If the cap fits... Rumsey Wells was the man for the job
It was 200 years ago when an announcement appeared in the Norwich Mercury... which resulted, a century later, in the arrival of one of the most colourful and flamboyant shopkeepers Norwich has ever seen.
It said: 'George and Samuel Wells, of 14 Cockey Lane, beg to acquaint their Friends and the Public that they have this day opened the above situation, where there is now ready for their inspection an elegant and extensive selection of Goods, in all its various branches.
They were in the cap business.
At the time, 1815, few members of the male population wore caps. Some schoolboys wore skimpy cut-affairs but tall beaver hats were trendsetters of the day.
Slowly but surely fashions changed and the next generation of the Wells family came along to run the business which moved to 6 and then 4 St Andrew's Street, Norwich, which they leased from the brewers, Lacons.
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In about 1849 the firm was joined by Thomas Wells, his son, also named Thomas then came over and he was followed in 1905, by the one and only Herbert Rumsey Wells who went on to take over the company and under his watch it became world famous.
Always known as Rumsey Wells, a century after his great grandfather had placed that first polite announcement in the Norwich Mercury, he addressed his public rather more forcibly.
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He wrote: 'Some men wear some sort of a cap made from some sort of cloth, cut in some sort of way – the sort of chap you see in railway carriages (God forbid they should be seen anywhere else) – they serve their purpose there I suppose, but, if these men knew what awful sights they looked in them, they would have more respect for themselves and consideration for those who have to look at them.'
Rumsey. a man with a twinkle in his eye had arrived. and he proudly boasted that he made the 'most expensive caps in the world.' He was no cheap and cheerful back street cap maker.
He invented the 'Doggie.' The Rolls-Royce of the cap world which was individually made to fit the wearer's head. The measurements were taken by what was known as a conformateur, and Rumsey claimed once made his measurements were sent across the world to wherever the cap wearer ended up.
Rumsey had customers across the Empire saying they would be recognised by wearing his cap. Ex-patriots would greet them with a hearty handshake saying: 'I don't know who the blazes you are, sir, but you're wearing a Rumsey wells cap, so dash it, come and have a drink!'
The Doggie cap cost a guinea, others, made to specific needs could cost as much as £2 and Rumsey said they were made of 'the nicest English, Scotch and Irish tweeds, sewn with English sewing silk, lived with English Polonnaise silk, and made in the capital of the King's County, Norfolk.'
He was so proud of his city and his country and to make the point Rumsey gave his caps local names.
There was the Blofield, the Brancaster, the Brundall and the Reepham which was made to protect the back of the neck while driving a car.
For ladies he produced the much-sought after Rumishanter with a matching scarf and for Norfolk schoolboys there was the Lad's Sprowston.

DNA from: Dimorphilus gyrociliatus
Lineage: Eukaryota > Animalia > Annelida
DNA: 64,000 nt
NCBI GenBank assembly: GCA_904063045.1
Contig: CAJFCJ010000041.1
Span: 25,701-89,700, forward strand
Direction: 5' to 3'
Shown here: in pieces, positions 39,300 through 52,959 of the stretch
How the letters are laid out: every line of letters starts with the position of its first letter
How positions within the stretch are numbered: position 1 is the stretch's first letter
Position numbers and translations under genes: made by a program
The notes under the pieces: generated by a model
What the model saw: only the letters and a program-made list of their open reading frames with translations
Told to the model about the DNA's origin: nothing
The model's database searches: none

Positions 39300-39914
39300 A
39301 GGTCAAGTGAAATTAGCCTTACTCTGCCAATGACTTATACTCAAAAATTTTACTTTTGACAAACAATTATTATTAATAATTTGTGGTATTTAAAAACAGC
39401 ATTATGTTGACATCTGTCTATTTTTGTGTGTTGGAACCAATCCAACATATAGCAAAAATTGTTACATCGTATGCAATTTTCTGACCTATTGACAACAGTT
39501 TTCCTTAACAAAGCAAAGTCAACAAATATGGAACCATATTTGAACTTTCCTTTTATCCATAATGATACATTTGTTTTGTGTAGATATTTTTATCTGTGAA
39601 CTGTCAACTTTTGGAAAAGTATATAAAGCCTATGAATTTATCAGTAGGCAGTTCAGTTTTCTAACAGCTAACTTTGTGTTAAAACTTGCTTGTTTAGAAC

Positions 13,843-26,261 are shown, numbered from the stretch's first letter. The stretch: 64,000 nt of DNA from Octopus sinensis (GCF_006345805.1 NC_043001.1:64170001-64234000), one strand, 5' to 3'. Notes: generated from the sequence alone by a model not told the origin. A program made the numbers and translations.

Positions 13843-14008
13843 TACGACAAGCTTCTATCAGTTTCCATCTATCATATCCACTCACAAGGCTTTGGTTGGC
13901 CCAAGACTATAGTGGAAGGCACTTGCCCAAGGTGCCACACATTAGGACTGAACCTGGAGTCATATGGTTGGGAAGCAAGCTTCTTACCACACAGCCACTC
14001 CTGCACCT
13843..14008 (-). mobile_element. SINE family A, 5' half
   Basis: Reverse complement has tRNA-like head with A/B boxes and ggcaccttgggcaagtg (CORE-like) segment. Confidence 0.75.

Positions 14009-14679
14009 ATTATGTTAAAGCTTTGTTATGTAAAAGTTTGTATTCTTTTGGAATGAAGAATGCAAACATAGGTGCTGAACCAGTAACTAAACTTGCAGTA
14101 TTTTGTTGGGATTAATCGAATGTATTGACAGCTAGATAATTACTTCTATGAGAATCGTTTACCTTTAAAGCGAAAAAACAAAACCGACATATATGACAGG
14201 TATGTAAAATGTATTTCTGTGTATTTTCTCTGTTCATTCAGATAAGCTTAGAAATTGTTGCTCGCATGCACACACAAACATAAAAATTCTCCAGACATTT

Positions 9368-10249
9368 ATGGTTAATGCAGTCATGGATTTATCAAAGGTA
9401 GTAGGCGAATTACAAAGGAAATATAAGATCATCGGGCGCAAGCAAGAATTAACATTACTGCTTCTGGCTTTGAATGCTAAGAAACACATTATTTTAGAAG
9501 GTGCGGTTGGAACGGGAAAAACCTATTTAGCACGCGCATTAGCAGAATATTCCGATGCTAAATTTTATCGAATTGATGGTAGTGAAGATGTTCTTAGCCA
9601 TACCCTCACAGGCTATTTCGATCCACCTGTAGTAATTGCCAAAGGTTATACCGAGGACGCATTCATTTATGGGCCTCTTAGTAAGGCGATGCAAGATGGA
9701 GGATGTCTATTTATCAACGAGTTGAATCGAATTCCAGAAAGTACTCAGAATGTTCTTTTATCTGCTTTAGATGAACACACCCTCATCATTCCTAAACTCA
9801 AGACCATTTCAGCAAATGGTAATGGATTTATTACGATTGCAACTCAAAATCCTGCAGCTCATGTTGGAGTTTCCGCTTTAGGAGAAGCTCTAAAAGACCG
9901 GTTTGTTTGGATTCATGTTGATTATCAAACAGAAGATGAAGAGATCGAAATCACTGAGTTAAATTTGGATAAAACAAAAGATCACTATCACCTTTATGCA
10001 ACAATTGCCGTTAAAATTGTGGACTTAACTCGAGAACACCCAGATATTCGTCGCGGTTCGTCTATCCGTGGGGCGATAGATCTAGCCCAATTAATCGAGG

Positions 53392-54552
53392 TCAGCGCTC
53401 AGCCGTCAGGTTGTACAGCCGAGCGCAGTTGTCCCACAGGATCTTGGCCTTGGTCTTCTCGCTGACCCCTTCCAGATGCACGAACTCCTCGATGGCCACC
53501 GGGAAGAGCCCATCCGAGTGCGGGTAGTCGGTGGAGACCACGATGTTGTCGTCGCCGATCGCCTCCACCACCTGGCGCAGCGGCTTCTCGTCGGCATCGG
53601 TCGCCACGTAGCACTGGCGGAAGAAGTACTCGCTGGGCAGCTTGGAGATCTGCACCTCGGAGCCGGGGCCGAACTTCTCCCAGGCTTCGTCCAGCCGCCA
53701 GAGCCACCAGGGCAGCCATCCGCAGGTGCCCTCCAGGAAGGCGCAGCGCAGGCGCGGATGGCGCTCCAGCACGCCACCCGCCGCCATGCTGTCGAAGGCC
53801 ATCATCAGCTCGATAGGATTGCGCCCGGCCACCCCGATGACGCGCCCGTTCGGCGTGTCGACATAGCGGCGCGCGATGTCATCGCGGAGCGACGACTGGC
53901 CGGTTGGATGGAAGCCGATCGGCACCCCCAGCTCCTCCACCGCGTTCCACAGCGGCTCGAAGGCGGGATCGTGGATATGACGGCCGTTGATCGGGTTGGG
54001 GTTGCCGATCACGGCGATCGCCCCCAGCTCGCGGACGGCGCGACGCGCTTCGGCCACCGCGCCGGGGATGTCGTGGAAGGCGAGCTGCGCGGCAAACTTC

A century ago Rumsey also sought out some of the experienced weavers left in Norwich and worked with them to produced finely woven and beautiful silks in traditional patterns. He uncovered an 18th century peacock-patterned Norwich design which he offered in no less than five hundred colourings.
He announced that his attempt to revive the Norwich silk industry had received Royal recognition and that his company 'has been honoured with Royal Commands for His Majesty The King, His Royal Highness The Prince of Wales, and other members of the Royal Family.'
Even those who couldn't afford his caps knew and loved jolly Rumsey as he flew around Norwich on his bicycle. He did much good work and supported local charity and cycling organisations. He attracted top cycling champions to visit the city.
He went to produce 'head-gear, neck ware and leg ware' to suit every occasion.
Norfolk author, the late Robert Bagshaw, who wrote about Rumsey in his book Echoes of Norfolk, recalled visiting his shop as a boy saying:
'He had a collection of military headgear of earlier years which had been lovingly collected by members of the Wells family. The very names of the regiments conjured up visions of brave deeds in past wars: The Norfolk Yeoman Cavalry, The City of Norwich Volunteers, Hay Gurney's Light Horse, The West Norfolk Militia and a regiment often quartered in the city in the mid 19th century, The Sixteenth Lancers.'
Robert writes: 'He and his shop occupied a unique place in the life of the city of Norwich. I suppose there were some to whom the shop was a little bit posh, but it was also rather place, as its owner.'
In December 1939, at the age of 60, Rumsey died and there was no fifth generation to take his place. It seemed like the end of an era.
The staff had other ideas. After talks with his widow they took it over. The 'elegant' Edna Watling and Elsie Bugden, a wonderful double act, took over the running of the shop and ran it until 1974. They found it difficult to find the craftsmen to make the caps...and locked the doors for the last time.
Some buyers wanted to go for mass production. Edna said 'No.' Rumsey would have hated that.
- With thanks to the late Robert Bagshaw.
Unlike so many other great Norwich characters Rumsey is remembered. There is a blue plaque on a housing development named after him and the Rumsey Wells public house stands on the spot where his shop was in St Andrew's Street.
So why not pop along and raise a glass to toast the one and only Rumsey Wells – the most expensive cap maker in the world.